One of the major gripes that I have had with Dungeons & Dragons, in this edition and prior, is scaling daily activities to appropriately challenge a party. The game is supposed to be balanced for 6-8 medium to hard encounters a day (Dungeon Master’s Guide pg. 84), but realistically, that doesn’t happen at my table. On the rare occasion that I place 4 or 5 combat encounters in a single day, the players and I get bored because these combats take up pretty much the entire session, leaving little time for exploration or roleplaying.
So if your party doesn’t love to grind all session, you likely end up with 1 or 2 encounters during an adventuring day. Since you don’t have the other encounters to wear the players down, you probably feel obliged to challenge them with “deadly” level encounters, which may not fit thematically for your game (my level 8 characters can’t just wipe the floor with some random wolves?).
In this post, I want to present a more liberal use of the exhaustion mechanic for effectively challenging players without rolling initiative 10 times, making your players unnecessarily roll death saves, or spending ¾ of your session fighting in combat.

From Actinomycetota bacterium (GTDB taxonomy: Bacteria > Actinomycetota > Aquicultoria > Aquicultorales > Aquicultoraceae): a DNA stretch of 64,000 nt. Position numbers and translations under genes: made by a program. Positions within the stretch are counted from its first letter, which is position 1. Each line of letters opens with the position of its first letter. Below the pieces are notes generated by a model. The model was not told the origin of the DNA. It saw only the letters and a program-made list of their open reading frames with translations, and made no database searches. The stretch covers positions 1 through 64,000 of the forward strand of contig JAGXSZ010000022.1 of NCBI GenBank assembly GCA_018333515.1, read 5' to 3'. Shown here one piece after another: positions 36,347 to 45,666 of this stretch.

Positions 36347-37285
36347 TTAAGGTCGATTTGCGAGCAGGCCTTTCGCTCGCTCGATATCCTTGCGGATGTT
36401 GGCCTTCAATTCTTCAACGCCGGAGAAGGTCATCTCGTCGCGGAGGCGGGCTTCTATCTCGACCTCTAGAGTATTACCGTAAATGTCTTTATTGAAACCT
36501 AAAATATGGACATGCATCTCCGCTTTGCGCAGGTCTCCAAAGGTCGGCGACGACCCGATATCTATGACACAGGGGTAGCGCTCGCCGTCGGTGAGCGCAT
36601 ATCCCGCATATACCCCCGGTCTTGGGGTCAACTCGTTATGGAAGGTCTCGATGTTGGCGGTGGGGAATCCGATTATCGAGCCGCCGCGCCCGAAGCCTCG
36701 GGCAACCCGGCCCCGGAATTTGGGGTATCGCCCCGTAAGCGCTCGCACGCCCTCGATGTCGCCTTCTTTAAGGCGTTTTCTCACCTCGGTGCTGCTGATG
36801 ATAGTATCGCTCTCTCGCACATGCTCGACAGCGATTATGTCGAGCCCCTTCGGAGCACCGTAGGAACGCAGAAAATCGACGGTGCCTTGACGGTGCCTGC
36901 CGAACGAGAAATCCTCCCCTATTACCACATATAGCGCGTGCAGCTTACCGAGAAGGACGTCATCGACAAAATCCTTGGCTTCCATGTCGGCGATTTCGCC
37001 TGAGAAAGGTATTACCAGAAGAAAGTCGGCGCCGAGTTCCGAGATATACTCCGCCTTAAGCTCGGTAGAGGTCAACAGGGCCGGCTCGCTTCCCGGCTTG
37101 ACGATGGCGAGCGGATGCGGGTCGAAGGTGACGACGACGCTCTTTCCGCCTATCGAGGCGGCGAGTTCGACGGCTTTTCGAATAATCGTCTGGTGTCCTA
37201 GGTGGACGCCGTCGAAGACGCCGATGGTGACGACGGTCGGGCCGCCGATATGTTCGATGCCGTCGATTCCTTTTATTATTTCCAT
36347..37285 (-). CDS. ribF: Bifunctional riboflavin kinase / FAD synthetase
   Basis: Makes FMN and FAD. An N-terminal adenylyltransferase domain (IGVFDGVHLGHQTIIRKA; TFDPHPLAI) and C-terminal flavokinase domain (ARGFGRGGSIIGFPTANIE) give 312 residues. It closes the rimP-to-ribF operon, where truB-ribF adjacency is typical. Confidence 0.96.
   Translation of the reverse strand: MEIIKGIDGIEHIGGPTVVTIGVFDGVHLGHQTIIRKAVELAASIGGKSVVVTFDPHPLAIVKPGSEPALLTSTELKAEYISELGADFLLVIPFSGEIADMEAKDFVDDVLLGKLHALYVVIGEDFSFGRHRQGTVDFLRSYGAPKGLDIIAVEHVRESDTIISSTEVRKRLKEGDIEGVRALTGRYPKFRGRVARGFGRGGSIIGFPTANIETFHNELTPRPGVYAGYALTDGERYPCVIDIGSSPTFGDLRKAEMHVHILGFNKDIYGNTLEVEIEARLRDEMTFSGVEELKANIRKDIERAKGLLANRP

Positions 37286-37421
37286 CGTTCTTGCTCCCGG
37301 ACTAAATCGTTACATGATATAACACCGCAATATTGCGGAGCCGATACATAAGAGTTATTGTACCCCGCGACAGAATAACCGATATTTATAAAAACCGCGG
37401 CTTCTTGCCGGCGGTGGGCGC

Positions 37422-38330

What is Exhaustion?
Exhaustion, as written, is a 6-tiered system by which a character suffers from increasingly worsening penalties as a result being… well… exhausted. These tiers are available in the core books and range from disadvantage on skill checks to eventual death (Player’s Handbook pg. 291). The ways to acquire exhaustion are generally by adventuring for too long without sleep , starvation or thirst, or as a frenzied barbarian (Player’s Handbook pgs. 181, 185, 49). The only consistent way of removing a level of exhaustion is to take a long rest (Player’s Handbook pg. 291).
Exhaustion is generally hated by players and dungeon masters. It’s incredibly penalizing and very difficult to get rid of. Yet, it is one of the only mechanics that imparts a skill penalty from a physical condition, which I’m actually a fan of. Munchkins and power-gamers hate it because it is a huge, tangible penalty to mechanics that is difficult to remove because of its reliance on long rests. However, if we managed to figure out a way to make its effects both short-lived and thematic, you may find that these “penalties” are far more rewarding to the story than the numbers would have you think.